However, this statement is likely to have an influence on the courts. If the Standing Committee must provide a legislative interpretation of a provision of law, it will rely on the Legislative Affairs Commission to draft it.

Change of Circumstances Versus Force Majeure

In judicial practice, most of the PRC courts adjudicated SARS as constituting a force majeure event, while some determined SARS constituted a change of circumstances, and others rejected the application of force majeure. Under Chinese law, a change of circumstances is defined as any major change in circumstances that is unforeseeable, is not a business risk and is not caused by a force majeure event that occurs after the formation of a contract.

The legal implication of a change of circumstances is that the continued performance of the contract would be unfair to the affected party, or the affected party would not be able to realize the benefit of the contract due to the change. In such case, if a party files a request for the modification or rescission of the contract with the People's Court, the People's Court will decide whether to modify or rescind the contract based on the principle of fairness and in light of the actual facts of the case.

The key difference between a force majeure event and a change of circumstances is that the parties may terminate the contract under a force majeure event, and the party which is unable to perform can be partially or wholly exempted from ensuing liability. On the other hand, if a change of circumstances applies, the affected party may file a request to the People's Court for the modification or rescission of the contract, and the court has the discretion to decide whether to modify or rescind the contract as a result.

In short, the specific language of the force majeure clause may play a critical role in the ability of a party to be excused from performance. If the matter is referred to a Chinese court, other factors may be considered, such as the causal relationship between the outbreak of the coronavirus, the quarantine measures imposed by the government, and the failure or inability of a party to perform its contractual obligations.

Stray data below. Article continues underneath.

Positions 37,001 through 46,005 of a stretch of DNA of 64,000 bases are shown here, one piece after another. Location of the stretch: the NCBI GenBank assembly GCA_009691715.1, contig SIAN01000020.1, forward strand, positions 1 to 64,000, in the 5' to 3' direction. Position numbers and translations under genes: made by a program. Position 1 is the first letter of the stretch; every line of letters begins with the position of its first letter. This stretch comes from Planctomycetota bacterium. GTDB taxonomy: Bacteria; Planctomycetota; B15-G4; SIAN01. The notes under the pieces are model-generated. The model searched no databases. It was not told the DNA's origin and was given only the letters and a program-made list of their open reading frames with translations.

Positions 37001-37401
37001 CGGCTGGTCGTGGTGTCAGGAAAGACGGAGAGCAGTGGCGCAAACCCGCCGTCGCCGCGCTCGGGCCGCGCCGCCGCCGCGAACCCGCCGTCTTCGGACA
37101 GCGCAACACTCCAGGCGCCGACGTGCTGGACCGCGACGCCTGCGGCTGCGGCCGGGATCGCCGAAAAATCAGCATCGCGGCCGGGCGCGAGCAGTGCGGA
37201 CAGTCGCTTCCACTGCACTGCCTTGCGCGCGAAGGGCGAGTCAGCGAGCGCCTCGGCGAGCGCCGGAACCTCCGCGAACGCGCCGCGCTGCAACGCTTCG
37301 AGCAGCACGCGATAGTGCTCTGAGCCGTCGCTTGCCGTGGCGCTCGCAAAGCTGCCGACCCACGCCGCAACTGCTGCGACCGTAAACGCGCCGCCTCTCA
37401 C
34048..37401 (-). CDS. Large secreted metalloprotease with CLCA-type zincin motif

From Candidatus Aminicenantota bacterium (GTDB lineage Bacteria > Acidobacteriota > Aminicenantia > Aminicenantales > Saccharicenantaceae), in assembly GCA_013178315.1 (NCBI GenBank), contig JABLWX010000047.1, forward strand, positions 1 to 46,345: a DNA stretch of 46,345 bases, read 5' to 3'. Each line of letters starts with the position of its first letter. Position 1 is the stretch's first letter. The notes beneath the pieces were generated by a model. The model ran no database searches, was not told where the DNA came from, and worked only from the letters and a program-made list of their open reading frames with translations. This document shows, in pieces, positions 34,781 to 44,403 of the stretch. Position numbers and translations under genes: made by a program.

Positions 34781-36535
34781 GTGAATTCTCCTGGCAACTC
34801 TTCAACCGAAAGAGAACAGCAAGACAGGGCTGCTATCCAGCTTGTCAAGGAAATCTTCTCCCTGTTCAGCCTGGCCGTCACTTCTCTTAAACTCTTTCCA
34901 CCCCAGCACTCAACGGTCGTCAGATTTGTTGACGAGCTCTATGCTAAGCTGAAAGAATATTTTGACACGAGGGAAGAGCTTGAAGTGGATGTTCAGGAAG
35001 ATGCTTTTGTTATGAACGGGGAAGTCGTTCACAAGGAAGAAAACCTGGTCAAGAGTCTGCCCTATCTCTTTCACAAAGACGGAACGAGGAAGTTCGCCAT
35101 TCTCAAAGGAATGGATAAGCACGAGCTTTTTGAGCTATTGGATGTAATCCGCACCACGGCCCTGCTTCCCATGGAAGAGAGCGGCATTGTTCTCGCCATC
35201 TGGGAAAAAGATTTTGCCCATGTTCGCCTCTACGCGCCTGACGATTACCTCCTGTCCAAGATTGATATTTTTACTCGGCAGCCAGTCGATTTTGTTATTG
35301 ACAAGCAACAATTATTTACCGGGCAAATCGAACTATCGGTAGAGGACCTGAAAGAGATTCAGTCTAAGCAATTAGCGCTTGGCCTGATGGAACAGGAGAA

Next Steps for Affected Companies

Under Chinese law, the party unable to perform due to a force majeure event has the obligation to timely notify the other party so as to mitigate losses, and the affected party must provide evidence of the force majeure event within a reasonable time. The China Council for The Promotion of International Trade is the agency responsible for issuing force majeure certificates to companies impacted by the coronavirus epidemic. These certificates are generally recognized by more than 200 countries and governments, including the United States.

As the coronavirus situation evolves, U.S. buyers and their Chinese suppliers should communicate to assess the potential impacts of the quarantine measures and to determine how to resolve any resulting supply issues. If contractual supply commitments cannot be met, the supplier has the obligation to mitigate losses and to perform the contract as soon as the force majeure event terminates.

U.S. companies should begin looking at their supply chains now to determine whether any suppliers have facilities in China or in other countries which may be impacted by the coronavirus outbreak. If so, those companies should begin considering contingency plans for a possible prolonged epidemic.

Bing Wang and Matthew Levy are partners and Li Yan is a legal consultant at Faegre Drinker Biddle & Reath LLP.

The opinions expressed are those of the author(s) and do not necessarily reflect the views of the firm, its clients, or Portfolio Media Inc., or any of its or their respective affiliates. This article is for general information purposes and is not intended to be and should not be taken as legal advice.